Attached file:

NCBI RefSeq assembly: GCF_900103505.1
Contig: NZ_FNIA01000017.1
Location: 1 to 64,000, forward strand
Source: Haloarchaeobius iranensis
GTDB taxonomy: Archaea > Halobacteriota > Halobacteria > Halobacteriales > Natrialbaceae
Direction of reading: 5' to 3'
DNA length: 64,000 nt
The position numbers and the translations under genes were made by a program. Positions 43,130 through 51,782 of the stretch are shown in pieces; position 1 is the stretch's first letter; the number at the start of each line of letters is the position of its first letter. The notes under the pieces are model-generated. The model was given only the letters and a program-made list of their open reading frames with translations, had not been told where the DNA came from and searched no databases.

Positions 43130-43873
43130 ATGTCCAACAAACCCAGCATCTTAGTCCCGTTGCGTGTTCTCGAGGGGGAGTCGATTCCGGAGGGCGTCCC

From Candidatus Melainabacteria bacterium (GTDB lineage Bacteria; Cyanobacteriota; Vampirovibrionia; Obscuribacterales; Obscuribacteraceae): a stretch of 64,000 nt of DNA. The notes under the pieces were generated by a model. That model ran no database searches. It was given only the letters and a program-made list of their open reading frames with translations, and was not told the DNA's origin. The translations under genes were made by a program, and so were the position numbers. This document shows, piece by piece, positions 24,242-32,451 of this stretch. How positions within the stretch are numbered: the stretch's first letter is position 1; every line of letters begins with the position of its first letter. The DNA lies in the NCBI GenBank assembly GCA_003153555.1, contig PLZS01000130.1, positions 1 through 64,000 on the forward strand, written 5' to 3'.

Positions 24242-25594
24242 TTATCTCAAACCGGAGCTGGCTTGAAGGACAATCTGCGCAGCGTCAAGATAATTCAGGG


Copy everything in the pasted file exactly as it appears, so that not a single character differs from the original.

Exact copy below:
NCBI RefSeq assembly: GCF_900103505.1
Contig: NZ_FNIA01000017.1
Location: 1 to 64,000, forward strand
Source: Haloarchaeobius iranensis
GTDB taxonomy: Archaea > Halobacteriota > Halobacteria > Halobacteriales > Natrialbaceae
Direction of reading: 5' to 3'
DNA length: 64,000 nt
The position numbers and the translations under genes were made by a program. Positions 43,130 through 51,782 of the stretch are shown in pieces; position 1 is the stretch's first letter; the number at the start of each line of letters is the position of its first letter. The notes under the pieces are model-generated. The model was given only the letters and a program-made list of their open reading frames with translations, had not been told where the DNA came from and searched no databases.

Positions 43130-43873
43130 ATGTCCAACAAACCCAGCATCTTAGTCCCGTTGCGTGTTCTCGAGGGGGAGTCGATTCCGGAGGGCGTCCC

From Candidatus Melainabacteria bacterium (GTDB lineage Bacteria; Cyanobacteriota; Vampirovibrionia; Obscuribacterales; Obscuribacteraceae): a stretch of 64,000 nt of DNA. The notes under the pieces were generated by a model. That model ran no database searches. It was given only the letters and a program-made list of their open reading frames with translations, and was not told the DNA's origin. The translations under genes were made by a program, and so were the position numbers. This document shows, piece by piece, positions 24,242-32,451 of this stretch. How positions within the stretch are numbered: the stretch's first letter is position 1; every line of letters begins with the position of its first letter. The DNA lies in the NCBI GenBank assembly GCA_003153555.1, contig PLZS01000130.1, positions 1 through 64,000 on the forward strand, written 5' to 3'.

Positions 24242-25594
24242 TTATCTCAAACCGGAGCTGGCTTGAAGGACAATCTGCGCAGCGTCAAGATAATTCAGGG